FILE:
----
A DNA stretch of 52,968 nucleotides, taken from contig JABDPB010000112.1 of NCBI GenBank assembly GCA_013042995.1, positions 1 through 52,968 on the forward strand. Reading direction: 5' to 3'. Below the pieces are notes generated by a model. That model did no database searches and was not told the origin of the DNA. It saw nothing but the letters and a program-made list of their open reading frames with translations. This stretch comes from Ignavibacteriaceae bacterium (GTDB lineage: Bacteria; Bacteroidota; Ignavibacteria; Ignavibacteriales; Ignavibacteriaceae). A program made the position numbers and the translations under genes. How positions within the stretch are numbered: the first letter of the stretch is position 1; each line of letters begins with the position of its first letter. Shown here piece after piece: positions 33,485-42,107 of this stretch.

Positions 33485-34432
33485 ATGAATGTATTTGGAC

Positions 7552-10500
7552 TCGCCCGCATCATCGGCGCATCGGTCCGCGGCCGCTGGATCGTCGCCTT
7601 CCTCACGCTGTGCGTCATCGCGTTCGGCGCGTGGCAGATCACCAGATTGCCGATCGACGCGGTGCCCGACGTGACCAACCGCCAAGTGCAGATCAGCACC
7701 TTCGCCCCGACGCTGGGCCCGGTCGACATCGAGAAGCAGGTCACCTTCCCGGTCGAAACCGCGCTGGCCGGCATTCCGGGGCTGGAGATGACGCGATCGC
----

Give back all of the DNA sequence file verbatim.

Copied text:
A DNA stretch of 52,968 nucleotides, taken from contig JABDPB010000112.1 of NCBI GenBank assembly GCA_013042995.1, positions 1 through 52,968 on the forward strand. Reading direction: 5' to 3'. Below the pieces are notes generated by a model. That model did no database searches and was not told the origin of the DNA. It saw nothing but the letters and a program-made list of their open reading frames with translations. This stretch comes from Ignavibacteriaceae bacterium (GTDB lineage: Bacteria; Bacteroidota; Ignavibacteria; Ignavibacteriales; Ignavibacteriaceae). A program made the position numbers and the translations under genes. How positions within the stretch are numbered: the first letter of the stretch is position 1; each line of letters begins with the position of its first letter. Shown here piece after piece: positions 33,485-42,107 of this stretch.

Positions 33485-34432
33485 ATGAATGTATTTGGAC

Positions 7552-10500
7552 TCGCCCGCATCATCGGCGCATCGGTCCGCGGCCGCTGGATCGTCGCCTT
7601 CCTCACGCTGTGCGTCATCGCGTTCGGCGCGTGGCAGATCACCAGATTGCCGATCGACGCGGTGCCCGACGTGACCAACCGCCAAGTGCAGATCAGCACC
7701 TTCGCCCCGACGCTGGGCCCGGTCGACATCGAGAAGCAGGTCACCTTCCCGGTCGAAACCGCGCTGGCCGGCATTCCGGGGCTGGAGATGACGCGATCGC